Sanyasi’s poetry

Adarsh Ajit
By reading the nazmas of Bal Krishen Sanyasi the receptive minds get the idea that the poet composes a mix of love, romance, nature, psychology and sex.
Under the circumstances when almost all the Kashmiri Pandit poets pour out pain, pathos, nostalgia, and woes, arising from the ghosts of militancy and exodus, Sanyasi does not let his poetry shadowed by these shackles.
Burning aspirations, catching a drop of tear without shedding it, melodious  song of a bulbul in spring almost like an ode are the pivotal attributes of nazams like jang, lol, nazar batchavam, mae laj traesh and mandtchaan tchas na.  Sanyasi can go anywhere, from the mundane to spiritual and make even the sun, moon, spring, Dal, rivers, trees, flowers, seasons, animals, waters, air and aroma tune romance and dance. Having tremendous potential and awareness of rhythmic terminology, he uses every aspect of nature, though difficult for the common readers but rich in sweetness and emotions:
yod tchane nazar kari vuni ti jigar/tika taar geundun heyi lola-dalas
The plane of imagination with a sprouting idea of the progression of Sayasi’s calibre is spotted in a desolated habitation where its guard pleads not to throw stones since he has glass arms. Keeping everybody’s safety in view in hay dai moodah the two entities converse with each other. The guard has mounts of responsibilities on his shoulders. He implores for a celestial cure. He is asked if God is dead. He rebuts how the questioner came to know about God’s death. He gets the answer had God not died he would not have been asking for a divine healing. However, the issue is if God is dead what does divine touch mean?
Creating an amazing scene in front of a big ocean in ba ta qaleena beyi ho zoon, the poet stays on the 25th floor of a thirty-storied building having numerous ships in the ocean in front. He is lost in a corner where a Kashmiri carpet is spread. The poet skilfully makes a collage of non-living and living things.  The carpet and the poet suffer from acute nostalgia and melancholy. The full moon on the calendar instantly becomes a speaking character recognizing the multi-coloured wool of carpet. She reveals that she too belongs to Kashmir. She wants to swim in the Vitasta but recalls the changed course of the river reducing serenity to polluted rubbish. On seeing her undressed, she fondly visualises Manasbal, Anchar and Wullar kidnapping her.  The displaced moon is a wounded emotion lacking the vigour of Kashmir.
Having multi-dimensional and stretchable backgrounds at its back the moon suddenly declares that both the poet and the carpet have been sold out by the treacherous Kashmir’s new philosophy. Oozing of blood is still afresh on the weaving fingers. Going emotionally bankrupt impassive traders sell their honour. Unravelling the pun, Kashmir’s scars are visible. Kashmir stands kidnapped through alien sponsorship. Being purnimashi the moon is to vanish from tomorrow. She would lessen her pain by playing with the tides of the ocean with all her might. She asks them to make the oceans boil and bring earthquakes. She shrinks back in the calendar.
Having a philosophical bent of mind Sanyasi mixes psychology with metaphysics. His ingenuity in nazams is understandable to creatively sharp minds only. In ahtijaaj he uses the symbol of the thunder as lust. Moon peeps through a window. Man and woman are shivering. Unbridled emotions make their heartbeats multi-hued. Similarity and conflict are at war. On the one hand, there is frenzy and on the other, there is lust. The flowing locks of the girl lure the boy. However, his lack of lustre confines him to sighs. It rains outside. The girl surrenders to the boy like a moth. Psychosomatic and existential pressures fail the boy to satisfy her. The climax is that the female herself melts and the process culminates in self-satisfaction.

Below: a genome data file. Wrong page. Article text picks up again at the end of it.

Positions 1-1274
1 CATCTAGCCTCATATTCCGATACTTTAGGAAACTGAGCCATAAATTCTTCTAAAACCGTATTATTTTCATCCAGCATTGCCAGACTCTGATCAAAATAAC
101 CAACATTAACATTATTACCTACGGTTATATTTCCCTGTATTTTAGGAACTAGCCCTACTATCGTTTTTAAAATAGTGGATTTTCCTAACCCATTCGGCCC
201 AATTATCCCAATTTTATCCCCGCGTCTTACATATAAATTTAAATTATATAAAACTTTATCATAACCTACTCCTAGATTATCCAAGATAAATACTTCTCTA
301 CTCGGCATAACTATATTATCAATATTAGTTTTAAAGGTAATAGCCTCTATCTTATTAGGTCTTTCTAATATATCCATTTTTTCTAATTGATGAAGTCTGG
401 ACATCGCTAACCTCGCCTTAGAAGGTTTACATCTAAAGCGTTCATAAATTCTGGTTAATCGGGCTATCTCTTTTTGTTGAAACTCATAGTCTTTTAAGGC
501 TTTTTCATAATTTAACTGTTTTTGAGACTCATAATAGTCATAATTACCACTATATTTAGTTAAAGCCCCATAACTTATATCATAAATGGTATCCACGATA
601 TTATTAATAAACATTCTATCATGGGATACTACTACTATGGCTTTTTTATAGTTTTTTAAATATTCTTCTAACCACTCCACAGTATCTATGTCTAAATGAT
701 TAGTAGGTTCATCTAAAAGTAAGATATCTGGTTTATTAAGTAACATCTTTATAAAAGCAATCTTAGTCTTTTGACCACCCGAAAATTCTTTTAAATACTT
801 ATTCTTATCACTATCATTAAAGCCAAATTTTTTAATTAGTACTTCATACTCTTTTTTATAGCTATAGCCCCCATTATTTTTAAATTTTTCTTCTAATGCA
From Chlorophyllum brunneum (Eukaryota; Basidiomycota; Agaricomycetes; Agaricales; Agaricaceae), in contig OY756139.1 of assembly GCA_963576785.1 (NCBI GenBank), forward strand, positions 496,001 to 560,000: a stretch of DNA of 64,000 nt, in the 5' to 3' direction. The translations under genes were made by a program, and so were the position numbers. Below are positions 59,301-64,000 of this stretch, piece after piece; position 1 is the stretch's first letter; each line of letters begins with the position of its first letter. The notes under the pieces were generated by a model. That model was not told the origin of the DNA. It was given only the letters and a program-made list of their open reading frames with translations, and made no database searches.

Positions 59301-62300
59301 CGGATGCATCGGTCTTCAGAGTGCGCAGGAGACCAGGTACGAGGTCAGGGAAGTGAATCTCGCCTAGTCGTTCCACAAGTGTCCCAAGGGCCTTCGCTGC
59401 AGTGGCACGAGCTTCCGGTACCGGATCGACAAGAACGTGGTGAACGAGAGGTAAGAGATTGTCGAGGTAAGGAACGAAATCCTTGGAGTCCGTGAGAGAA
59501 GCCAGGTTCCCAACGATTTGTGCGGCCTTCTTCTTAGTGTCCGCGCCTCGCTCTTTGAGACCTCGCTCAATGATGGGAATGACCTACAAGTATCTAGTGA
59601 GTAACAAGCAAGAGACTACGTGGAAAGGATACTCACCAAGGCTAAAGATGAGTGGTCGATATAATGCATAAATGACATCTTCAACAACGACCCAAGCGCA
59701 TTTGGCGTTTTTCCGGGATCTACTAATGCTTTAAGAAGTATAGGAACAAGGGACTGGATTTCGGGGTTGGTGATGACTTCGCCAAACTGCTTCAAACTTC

Sanyasi provides every delicious food in a marriage ceremony in botchi tcham lajmatch. However, the proponent of love and lust licks the lips. He is frantically lured towards the bride whose beauty magnetizes him. Having latent universal truth a labourer pleads to God to respect his toil and tears in mae karzi ashis qadar. The poet uses a Kashmiri proverb nangas nendar prangas petth. Having nothing at stake a labourer can have sound sleep anywhere.
The poet is artful in framing the chiselled sentences in attractive network of words divulging the locale accounts in a veiled manner:
daayan garen kharis raaj/hewaan zafraanas baaj
lol ta jung is a nazam of a place full of terrorism, militancy and conflict. A woman describes her husband as a man of love, emotions, affection and care. But his innocence was blackmailed in the name of religion and separatism. His feet are now shackled like those of animals. His basic nature is thus stabbed.  The loss of his original tendencies leaves his wife in warp and woof:
posha khota dil aveul oasus/kani khota sakh goas, yakh goas paan
The poet’s retina is imprinted with the scars, wounds, stabbed beliefs, fading colour of henna, murderous presence in ceremonial feasts, blockage of thought process, suckling of healing hands, piling up of huge arms and ammunition and human heads hanging from the hooks like sheep. Despite these, the poet goes on writing vaakhs:
ba zeth soi zaj samyan chov mae akh gol/namov saet maaji babi petth vaakh leekhem
While weighing the nazams and ghazals of Sanyasi the balance goes up and down. But under all circumstances he can be called a poet of nazams. His poetry is full of life despite existential hiccups:
mae dozkas andar bihith ti vuttch janat phabaan/zameen daz, zamaan dod, ba tchus palaan basaan